Bruce v. Martin-Marietta Corp.
United States Court of Appeals for the Tenth Circuit
544 F.2d 442 (1976)
A plane manufactured in 1952 by Martin-Marietta Corporation (Martin) (defendant) crashed in 1970, killing or causing severe injury to the passengers on board. When the plane crashed, a number of the seats came loose from the floor, crashing into the bulkhead and blocking the plane’s exit. Mike Bruce and other passengers (plaintiffs) brought suit against Martin based on negligence and strict liability, claiming that the plane was defective because it was not equipped with seat fastenings in use in planes manufactured at the time of the crash. Martin provided evidence that the design of the crashed plane complied with all of the requirements established by the Civil Aeronautics Administration (CAA) at the time the plane was manufactured. The trial court granted summary judgment to Martin. The plaintiffs appealed.
Rule of Law
Holding and Reasoning (Breitenstein, J.)
What to do next…
Unlock this case brief with a free (no-commitment) trial membership of Quimbee.
You’ll be in good company: Quimbee is one of the most widely used and trusted sites for law students, serving more than 97,000 law students since 2011. Some law schools—such as Yale, Vanderbilt, Berkeley, and the University of Illinois—even subscribe directly to Quimbee for all their law students. Read our student testimonials.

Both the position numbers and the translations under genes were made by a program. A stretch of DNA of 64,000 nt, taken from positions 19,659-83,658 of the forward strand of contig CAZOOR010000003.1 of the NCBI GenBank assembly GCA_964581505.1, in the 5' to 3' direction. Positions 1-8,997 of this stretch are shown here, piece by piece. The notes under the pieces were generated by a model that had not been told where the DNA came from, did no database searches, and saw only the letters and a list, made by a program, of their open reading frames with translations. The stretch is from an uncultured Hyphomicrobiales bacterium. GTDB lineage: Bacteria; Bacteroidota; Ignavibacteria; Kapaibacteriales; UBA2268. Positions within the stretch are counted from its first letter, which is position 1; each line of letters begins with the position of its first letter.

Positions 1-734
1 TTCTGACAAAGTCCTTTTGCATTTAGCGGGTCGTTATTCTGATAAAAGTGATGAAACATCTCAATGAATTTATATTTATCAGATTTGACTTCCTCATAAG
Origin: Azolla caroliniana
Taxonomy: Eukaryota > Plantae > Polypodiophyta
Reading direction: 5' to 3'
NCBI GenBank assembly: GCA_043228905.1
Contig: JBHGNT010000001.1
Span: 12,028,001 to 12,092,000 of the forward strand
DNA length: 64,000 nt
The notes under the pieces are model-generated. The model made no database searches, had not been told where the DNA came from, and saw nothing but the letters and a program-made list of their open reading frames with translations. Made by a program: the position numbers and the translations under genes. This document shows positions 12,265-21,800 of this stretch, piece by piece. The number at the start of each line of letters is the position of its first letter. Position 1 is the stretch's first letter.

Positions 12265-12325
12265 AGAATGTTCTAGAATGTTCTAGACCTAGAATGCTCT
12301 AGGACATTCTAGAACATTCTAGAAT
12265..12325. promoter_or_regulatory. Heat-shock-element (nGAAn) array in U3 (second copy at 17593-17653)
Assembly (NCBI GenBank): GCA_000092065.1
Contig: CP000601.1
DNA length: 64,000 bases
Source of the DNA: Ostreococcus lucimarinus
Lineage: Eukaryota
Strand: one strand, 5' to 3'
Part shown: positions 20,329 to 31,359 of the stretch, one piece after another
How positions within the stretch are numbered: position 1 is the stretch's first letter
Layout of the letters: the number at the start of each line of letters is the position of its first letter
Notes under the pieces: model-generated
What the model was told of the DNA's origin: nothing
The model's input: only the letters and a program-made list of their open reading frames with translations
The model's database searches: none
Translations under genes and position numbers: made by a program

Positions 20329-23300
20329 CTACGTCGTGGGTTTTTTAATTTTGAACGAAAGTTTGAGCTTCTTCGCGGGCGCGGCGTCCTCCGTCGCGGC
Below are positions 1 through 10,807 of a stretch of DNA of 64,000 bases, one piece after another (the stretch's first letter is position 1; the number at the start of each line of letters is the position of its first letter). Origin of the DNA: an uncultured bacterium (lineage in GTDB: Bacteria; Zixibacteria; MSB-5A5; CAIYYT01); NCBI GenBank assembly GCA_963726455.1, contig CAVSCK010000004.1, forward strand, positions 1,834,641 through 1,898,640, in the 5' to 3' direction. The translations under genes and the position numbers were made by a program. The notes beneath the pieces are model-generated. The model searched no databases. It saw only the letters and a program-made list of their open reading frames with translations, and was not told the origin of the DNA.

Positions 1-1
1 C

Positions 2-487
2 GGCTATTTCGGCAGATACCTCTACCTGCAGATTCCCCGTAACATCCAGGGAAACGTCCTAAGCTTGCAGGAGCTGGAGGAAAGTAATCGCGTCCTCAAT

Learn more about Quimbee’s unique (and proven) approach to achieving great grades at law school.
Quimbee is a company hell-bent on one thing: helping you get an “A” in every course you take in law school, so you can graduate at the top of your class and get a high-paying law job. We’re not just a study aid for law students; we’re the study aid for law students. Read more about Quimbee.
Here's why 173,000 law students have relied on our case briefs:
- Written by law professors and practitioners, not other law students. 14,000 briefs, keyed to 188 casebooks. Top-notch customer support.
- The right amount of information, includes the facts, issues, rule of law, holding and reasoning, and any concurrences and dissents.
- Access in your classes, works on your mobile and tablet. Massive library of related video lessons and high quality multiple-choice questions.
- Easy to use, uniform format for every case brief. Written in plain English, not in legalese. Our briefs summarize and simplify; they don’t just repeat the court’s language.